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It seemed like every silver lining was accompanied by a dark cloud this summer as far as the Buffalo Gamblers were concerned.

The Gamblers, who became the first American team to play in the Ontario Lacrosse Association's Major Division, fell short of their goal -- a return trip to the Mann Cup championship series.

Buffalo went 12-5-1 in the regular season, in second place and seven points behind the Brampton Excelsiors, who ended the Gamblers' season with a 4-1 series victory in the OLA finals. The summer was filled with highs and lows:

Gait balls of fire

Hit side: It was truly a treat for Buffalo fans to watch Paul Gait score goals for their team instead of against it, as he so often does vs. the Buffalo Bandits in the winter. Gait was the team's leading scorer in the playoffs and indeed showed flashes of brilliance. Even when he's not 100 percent physically, at 31 years old he still clearly rates among a handful of the world's top players.

Flip side: Gait's commitment to Team Canada for the World Games kept his regular-season appearances to just five games. In the playoffs, first Brooklin and then Brampton continually hounded him with two and three men every time he touched the ball. "If you did to Paul out on the street what opposing teams did to him in the playoffs, you'd be put in jail," said Gamblers president Lincoln Fannell. Gait's frustrations reached a boiling point in the playoff finale Thursday night when he fought Excelsiors agitator Kevin Dance at the end of the second period.

The mighty Quinn

Hit side: Ryan Kells, who began the year as a backup, proved himself as one of the division's top starting goaltenders. When the team faltered around him in the playoffs, the Gamblers uncovered a future gem in 21-year-old Corey Quinn, a television and radio communications major at Toronto's Ryerson University. Quinn was called up from Junior A St. Catharines and made his first Major Division start with the Gamblers facing a 3-0 playoff deficit against Brampton. He beat the Excelsiors that night, then held them to just two goals in two periods of Game Five before Brampton came back to win. His only concern regarding his first start: "Playing here (Marine Midland Arena) is great because I don't have to worry about my passes hitting the scoreboard." In Game Five, the lanky Quinn was booed in Brampton as he danced to the music playing over the public address system during breaks, even after surrendering a score. "He got in our heads, that's for sure," said Brampton's Jim Veltman after the playoff finale.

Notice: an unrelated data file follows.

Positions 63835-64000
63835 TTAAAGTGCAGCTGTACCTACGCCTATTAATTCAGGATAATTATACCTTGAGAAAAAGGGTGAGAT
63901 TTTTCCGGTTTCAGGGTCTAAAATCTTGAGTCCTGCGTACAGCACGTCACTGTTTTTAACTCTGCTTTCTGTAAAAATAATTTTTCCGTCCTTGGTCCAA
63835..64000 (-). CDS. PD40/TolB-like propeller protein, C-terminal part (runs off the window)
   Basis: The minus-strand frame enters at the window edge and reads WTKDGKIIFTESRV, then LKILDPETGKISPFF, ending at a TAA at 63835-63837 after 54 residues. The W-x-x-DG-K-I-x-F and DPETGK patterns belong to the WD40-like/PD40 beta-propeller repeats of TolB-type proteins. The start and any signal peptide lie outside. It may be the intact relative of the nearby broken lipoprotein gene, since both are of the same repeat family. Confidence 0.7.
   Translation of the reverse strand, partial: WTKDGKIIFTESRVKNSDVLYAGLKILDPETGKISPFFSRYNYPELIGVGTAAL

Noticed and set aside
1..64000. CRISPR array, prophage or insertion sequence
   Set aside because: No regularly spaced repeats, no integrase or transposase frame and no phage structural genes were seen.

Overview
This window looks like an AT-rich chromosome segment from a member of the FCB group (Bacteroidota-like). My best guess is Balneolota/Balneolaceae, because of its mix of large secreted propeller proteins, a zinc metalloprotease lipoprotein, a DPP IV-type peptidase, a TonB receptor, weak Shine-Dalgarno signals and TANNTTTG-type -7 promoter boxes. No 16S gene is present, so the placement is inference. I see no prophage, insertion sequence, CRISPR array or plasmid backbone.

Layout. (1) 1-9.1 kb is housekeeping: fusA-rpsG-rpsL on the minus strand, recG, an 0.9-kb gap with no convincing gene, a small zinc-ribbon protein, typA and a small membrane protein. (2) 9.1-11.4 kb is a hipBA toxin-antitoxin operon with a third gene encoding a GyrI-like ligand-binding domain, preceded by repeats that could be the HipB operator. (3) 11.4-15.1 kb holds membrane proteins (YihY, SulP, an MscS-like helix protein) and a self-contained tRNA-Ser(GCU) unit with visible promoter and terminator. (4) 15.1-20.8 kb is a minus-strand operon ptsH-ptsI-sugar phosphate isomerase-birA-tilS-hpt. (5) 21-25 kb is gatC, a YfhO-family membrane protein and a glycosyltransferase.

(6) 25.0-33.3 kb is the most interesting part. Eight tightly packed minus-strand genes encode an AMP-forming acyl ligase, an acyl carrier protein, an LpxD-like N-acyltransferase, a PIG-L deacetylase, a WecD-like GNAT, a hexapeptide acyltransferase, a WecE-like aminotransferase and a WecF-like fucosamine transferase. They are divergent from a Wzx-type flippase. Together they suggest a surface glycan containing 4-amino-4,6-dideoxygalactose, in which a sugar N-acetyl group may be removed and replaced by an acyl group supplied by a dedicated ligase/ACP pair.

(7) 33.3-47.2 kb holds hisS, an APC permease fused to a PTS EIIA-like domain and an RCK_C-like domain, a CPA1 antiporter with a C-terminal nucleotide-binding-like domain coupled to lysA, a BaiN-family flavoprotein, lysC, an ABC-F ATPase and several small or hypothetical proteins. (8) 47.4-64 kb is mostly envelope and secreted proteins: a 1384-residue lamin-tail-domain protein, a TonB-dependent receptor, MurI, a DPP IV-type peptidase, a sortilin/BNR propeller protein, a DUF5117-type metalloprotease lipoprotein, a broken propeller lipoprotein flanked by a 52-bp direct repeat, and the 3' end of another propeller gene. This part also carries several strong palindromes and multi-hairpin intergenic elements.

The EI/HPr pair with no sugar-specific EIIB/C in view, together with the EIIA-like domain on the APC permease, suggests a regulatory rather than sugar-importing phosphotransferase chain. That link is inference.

Flip side: It took a horrifying injury to starter Bob Watson for Kells and Quinn to get their chances. Watson was struck in the left eye through his facemask by a shot in mid July. Though his eye suffered no structural damage, he's facing plastic surgery this week to repair his shattered cheekbone and broken nose. Like teammate Jason Luke, he faces an uncertain future in the National Lacrosse League next winter. Luke, who also plays for the Bandits, suffered a knee injury for the second straight summer and faces more surgery. He may miss part of the NLL season.

The playing coach

Hit side: Darris Kilgour assumed his new role as player/coach and the player was as dominant as ever. Associate coach Les Wakeling calls him, "a coach on the floor when he's playing," even without the title.

Flip side: Fannell, Wakeling and even Kilgour all admitted that playing and running a team may be too difficult for anyone. Wakeling came aboard at the end of the regular season to help ease the burden, but the Gamblers were penalized for having too many men on the field far too often.

Home sweet home

Hit side: The Gamblers were almost as dominant at home as they were as the Niagara Falls (Ont.) Gamblers in '97, when they were unbeatable. Buffalo was 8-1 at home in the regular season and 4-1 in the playoffs. The air-conditioned comfort of Marine Midland Arena made it the division's mecca.

Flip side: Attendance was way below expectations, around 2,000 for much of the regular season, then around 500 or so for the Brooklin series and only slightly higher against Brampton. The team signed a two-year deal with the MMA and Fannell said he anticipates the Gamblers will play in the MMA again next summer. The comforts of home were replaced by the ravages of road away from the MMA, however. Buffalo went 4-4-1 away from home in the regular season and a miserable 1-4 in the playoffs. That ultimately sealed their fate.

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